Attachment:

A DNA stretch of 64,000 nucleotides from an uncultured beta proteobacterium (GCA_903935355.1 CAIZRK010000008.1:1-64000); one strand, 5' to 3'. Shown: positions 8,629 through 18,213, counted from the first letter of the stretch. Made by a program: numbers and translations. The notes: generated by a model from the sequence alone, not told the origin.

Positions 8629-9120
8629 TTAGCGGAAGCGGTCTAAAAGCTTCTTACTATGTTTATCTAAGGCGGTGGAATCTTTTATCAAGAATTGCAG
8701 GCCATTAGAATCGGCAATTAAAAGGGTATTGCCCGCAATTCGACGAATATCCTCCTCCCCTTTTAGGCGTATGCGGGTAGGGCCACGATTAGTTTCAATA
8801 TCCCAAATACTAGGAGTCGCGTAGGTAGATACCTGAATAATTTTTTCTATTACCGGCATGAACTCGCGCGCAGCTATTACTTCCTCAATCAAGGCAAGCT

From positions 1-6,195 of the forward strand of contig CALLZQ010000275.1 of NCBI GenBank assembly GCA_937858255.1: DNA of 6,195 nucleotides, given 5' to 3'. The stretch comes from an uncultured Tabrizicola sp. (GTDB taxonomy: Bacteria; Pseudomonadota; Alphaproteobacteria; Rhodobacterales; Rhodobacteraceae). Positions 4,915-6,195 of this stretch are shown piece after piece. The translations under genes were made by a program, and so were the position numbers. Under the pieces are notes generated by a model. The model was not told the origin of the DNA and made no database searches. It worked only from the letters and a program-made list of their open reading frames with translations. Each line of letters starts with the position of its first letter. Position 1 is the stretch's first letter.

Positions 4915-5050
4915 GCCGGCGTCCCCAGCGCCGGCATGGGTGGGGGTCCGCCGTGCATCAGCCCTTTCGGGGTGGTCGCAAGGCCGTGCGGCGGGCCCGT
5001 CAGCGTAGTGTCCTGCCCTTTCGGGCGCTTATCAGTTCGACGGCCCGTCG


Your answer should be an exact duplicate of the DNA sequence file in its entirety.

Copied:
A DNA stretch of 64,000 nucleotides from an uncultured beta proteobacterium (GCA_903935355.1 CAIZRK010000008.1:1-64000); one strand, 5' to 3'. Shown: positions 8,629 through 18,213, counted from the first letter of the stretch. Made by a program: numbers and translations. The notes: generated by a model from the sequence alone, not told the origin.

Positions 8629-9120
8629 TTAGCGGAAGCGGTCTAAAAGCTTCTTACTATGTTTATCTAAGGCGGTGGAATCTTTTATCAAGAATTGCAG
8701 GCCATTAGAATCGGCAATTAAAAGGGTATTGCCCGCAATTCGACGAATATCCTCCTCCCCTTTTAGGCGTATGCGGGTAGGGCCACGATTAGTTTCAATA
8801 TCCCAAATACTAGGAGTCGCGTAGGTAGATACCTGAATAATTTTTTCTATTACCGGCATGAACTCGCGCGCAGCTATTACTTCCTCAATCAAGGCAAGCT

From positions 1-6,195 of the forward strand of contig CALLZQ010000275.1 of NCBI GenBank assembly GCA_937858255.1: DNA of 6,195 nucleotides, given 5' to 3'. The stretch comes from an uncultured Tabrizicola sp. (GTDB taxonomy: Bacteria; Pseudomonadota; Alphaproteobacteria; Rhodobacterales; Rhodobacteraceae). Positions 4,915-6,195 of this stretch are shown piece after piece. The translations under genes were made by a program, and so were the position numbers. Under the pieces are notes generated by a model. The model was not told the origin of the DNA and made no database searches. It worked only from the letters and a program-made list of their open reading frames with translations. Each line of letters starts with the position of its first letter. Position 1 is the stretch's first letter.

Positions 4915-5050
4915 GCCGGCGTCCCCAGCGCCGGCATGGGTGGGGGTCCGCCGTGCATCAGCCCTTTCGGGGTGGTCGCAAGGCCGTGCGGCGGGCCCGT
5001 CAGCGTAGTGTCCTGCCCTTTCGGGCGCTTATCAGTTCGACGGCCCGTCG